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Ablynx agrees Merck cancer deal worth up to 1.7 billion euros

A view of the Merck & Co. campus in Linden, New Jersey March 9, 2009 file photo. REUTERS/Jeff Zelevansky
A view of the Merck & Co. campus in Linden, New Jersey March 9, 2009 file photo. REUTERS/Jeff Zelevansky

By Philip Blenkinsop

BRUSSELS (Reuters) - Belgian biotech company Ablynx has signed a deal with Merck & Co worth up to 1.7 billion euros ($2.3 billion) to develop ways of triggering the body to fight cancer by itself.

The collaboration involves a new generation of drugs designed to activate the immune system. The first in the field - Bristol-Meyer Squibb's Yervoy - is targeting melanoma, the deadliest form of skin cancer.

Rival Merck filed the first part of an application to market its own potential drug for advanced melanoma earlier this month, pushing up its share price. The firm is testing the same drug for lung and renal cancer.

Ablynx, which already has a neurology partnership with the U.S. drugmaker dating back to 2012, said on Monday that it would be responsible for discovering antibody-derived proteins, known as nanobodies, to target "immune checkpoint modulators".

The modulators regulate the body's immune response, but cancers can evade the immune system because tumor cells can be like the patient's own and can also interfere with the immune response.

Ablynx believes its nanobodies - typically a 10th the size of an antibody, and able to penetrate further and be manipulated more than an antibody - could help activate the immune system to attack cancer cells.

Under the terms of the deal, Ablynx will receive a payment of 20 million euros and up to 10.7 million euros in research funding during an initial three-year research term.

The firm is eligible for payments on reaching development, regulatory and commercial milestones with a potential to accrue as much as 1.7 billion euros plus royalties.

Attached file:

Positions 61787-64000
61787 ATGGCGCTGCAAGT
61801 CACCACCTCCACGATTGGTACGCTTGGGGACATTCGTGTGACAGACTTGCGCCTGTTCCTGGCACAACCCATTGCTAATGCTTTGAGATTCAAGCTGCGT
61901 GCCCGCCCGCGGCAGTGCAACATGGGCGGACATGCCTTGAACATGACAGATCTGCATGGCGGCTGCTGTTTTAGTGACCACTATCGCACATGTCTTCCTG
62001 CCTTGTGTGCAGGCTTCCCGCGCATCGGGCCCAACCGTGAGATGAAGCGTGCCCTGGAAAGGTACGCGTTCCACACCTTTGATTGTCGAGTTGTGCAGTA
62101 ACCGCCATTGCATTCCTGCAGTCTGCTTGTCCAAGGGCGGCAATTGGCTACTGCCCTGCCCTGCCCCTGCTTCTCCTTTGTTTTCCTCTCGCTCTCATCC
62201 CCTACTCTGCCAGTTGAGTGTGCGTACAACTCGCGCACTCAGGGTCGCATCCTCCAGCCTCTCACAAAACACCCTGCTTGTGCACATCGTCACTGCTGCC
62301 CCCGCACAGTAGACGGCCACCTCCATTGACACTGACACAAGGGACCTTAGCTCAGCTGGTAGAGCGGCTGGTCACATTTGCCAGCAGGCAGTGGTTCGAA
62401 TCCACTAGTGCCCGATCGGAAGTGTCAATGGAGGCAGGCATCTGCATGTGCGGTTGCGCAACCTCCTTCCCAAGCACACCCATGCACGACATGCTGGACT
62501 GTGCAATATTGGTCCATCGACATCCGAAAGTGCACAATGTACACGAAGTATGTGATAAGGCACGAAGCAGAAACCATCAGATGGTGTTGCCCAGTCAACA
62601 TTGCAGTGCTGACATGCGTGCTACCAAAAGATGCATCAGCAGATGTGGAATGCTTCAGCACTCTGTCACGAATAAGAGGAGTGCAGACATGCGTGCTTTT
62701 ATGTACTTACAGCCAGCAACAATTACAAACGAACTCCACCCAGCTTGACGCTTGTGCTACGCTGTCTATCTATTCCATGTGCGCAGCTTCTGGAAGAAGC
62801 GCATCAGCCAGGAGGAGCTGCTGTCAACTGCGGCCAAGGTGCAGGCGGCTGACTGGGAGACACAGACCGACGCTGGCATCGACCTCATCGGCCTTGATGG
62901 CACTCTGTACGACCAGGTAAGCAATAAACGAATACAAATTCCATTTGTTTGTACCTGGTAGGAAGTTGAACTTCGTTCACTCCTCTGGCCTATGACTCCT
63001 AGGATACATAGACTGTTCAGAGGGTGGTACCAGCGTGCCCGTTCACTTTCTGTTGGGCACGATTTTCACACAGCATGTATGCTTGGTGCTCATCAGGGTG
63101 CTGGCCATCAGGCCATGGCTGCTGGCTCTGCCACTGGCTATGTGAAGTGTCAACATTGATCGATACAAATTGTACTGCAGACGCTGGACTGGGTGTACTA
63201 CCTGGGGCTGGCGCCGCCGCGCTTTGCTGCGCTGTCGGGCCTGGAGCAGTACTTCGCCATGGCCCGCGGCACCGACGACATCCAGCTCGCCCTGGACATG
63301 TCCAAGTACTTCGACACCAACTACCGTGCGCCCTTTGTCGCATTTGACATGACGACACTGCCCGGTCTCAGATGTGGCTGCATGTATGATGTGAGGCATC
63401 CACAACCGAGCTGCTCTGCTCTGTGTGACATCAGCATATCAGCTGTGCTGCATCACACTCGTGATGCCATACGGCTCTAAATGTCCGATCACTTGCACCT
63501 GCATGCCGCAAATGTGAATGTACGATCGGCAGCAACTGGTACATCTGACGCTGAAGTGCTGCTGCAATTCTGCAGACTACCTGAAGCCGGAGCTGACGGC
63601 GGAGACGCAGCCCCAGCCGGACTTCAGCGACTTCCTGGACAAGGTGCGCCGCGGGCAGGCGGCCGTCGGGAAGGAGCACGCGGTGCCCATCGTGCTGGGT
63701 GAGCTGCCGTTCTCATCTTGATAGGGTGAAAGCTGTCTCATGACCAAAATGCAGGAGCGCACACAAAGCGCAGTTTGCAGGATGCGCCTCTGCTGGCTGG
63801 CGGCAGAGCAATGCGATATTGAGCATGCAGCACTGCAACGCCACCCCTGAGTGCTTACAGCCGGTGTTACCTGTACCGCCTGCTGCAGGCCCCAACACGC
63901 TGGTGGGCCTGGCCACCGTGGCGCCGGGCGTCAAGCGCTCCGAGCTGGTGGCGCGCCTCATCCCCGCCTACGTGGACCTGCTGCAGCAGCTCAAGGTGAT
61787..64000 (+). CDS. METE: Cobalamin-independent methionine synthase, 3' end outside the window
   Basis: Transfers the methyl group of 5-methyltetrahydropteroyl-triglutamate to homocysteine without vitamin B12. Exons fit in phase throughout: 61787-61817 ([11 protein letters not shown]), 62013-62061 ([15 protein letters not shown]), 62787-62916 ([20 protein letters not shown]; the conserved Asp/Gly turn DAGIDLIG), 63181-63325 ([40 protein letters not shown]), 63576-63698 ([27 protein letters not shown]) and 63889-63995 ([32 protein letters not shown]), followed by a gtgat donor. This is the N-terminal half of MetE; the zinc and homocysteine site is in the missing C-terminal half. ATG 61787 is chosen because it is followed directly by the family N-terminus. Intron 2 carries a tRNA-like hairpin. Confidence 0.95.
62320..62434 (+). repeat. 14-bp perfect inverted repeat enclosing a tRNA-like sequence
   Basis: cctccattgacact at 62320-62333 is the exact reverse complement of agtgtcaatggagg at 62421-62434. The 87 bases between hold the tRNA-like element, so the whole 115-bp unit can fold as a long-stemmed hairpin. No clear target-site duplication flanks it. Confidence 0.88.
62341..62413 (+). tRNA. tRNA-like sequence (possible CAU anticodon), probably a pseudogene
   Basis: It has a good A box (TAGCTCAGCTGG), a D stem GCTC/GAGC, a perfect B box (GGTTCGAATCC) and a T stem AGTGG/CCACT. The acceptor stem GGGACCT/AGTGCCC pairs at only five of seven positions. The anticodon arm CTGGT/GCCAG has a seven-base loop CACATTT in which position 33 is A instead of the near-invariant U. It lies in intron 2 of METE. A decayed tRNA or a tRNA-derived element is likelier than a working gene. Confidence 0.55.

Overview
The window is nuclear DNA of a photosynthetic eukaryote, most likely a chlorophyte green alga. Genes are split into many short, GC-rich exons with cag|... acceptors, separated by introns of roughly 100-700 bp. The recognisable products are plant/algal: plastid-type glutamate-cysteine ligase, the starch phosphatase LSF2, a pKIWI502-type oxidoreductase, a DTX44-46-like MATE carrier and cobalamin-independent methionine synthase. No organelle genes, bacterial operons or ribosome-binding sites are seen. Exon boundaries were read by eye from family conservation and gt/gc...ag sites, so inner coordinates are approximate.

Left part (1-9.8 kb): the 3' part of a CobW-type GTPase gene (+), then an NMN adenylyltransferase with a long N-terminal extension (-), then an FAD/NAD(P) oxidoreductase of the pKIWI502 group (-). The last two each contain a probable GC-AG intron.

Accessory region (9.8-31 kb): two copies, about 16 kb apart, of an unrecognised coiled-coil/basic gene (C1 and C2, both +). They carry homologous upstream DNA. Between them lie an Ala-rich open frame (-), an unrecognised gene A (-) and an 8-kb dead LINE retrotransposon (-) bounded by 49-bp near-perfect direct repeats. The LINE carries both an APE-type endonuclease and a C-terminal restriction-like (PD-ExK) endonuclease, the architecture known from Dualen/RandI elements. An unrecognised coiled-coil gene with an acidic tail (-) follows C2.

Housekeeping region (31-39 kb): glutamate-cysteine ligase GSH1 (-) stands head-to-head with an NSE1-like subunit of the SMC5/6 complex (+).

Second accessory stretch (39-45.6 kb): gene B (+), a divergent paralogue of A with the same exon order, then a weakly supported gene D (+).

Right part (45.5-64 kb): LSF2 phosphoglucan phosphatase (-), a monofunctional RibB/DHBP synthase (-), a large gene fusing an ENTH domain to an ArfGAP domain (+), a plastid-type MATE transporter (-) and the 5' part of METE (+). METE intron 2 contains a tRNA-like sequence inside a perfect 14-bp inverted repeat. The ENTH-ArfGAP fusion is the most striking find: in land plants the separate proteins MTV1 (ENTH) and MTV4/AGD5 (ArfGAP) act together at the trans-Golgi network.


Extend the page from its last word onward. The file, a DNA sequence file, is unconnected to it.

$35 BILLION MARKET

"This is a very big new initiative," Chief Executive Edwin Moses told Reuters by telephone, adding that normally products would take 10 to 15 years to get to market.

"What's a little bit different here is that because the potential of this therapeutic approach is so encouraging, you see the products beginning to get fast-track status from regulators ... you could see three, four, five years taken off that timeline, although you've got to wait and see."

Analysts estimate peak sales for Yervoy could be $6 billion, while the market for cancer immunotherapy could reach $35 billion a year in a decade.

Ablynx shares rose as much as 6.9 percent and at 1220 GMT were up 6.2 percent at 7.69 euros, the strongest performers on a slightly weaker Euronext Brussels market.

KBC Securities analyst Jan De Kerpel, with a "buy" rating on the stock, raised his price target to 13 euros from 12.5.

"Altogether they get some 30 million euros. This is not just Merck trying something. That was the first deal in 2012," he said. "The conclusion from that first project is that they are very pleased with how Ablynx works and they are now coming with a much bigger project."

Ablynx, loss-making since it listed its shares on the stock market in 2007, makes its revenues through development deals with large pharma groups such as Merck Serono, AbbVie and Boehringer Ingelheim.

(Reporting By Philip Blenkinsop; Editing by Pravin Char)

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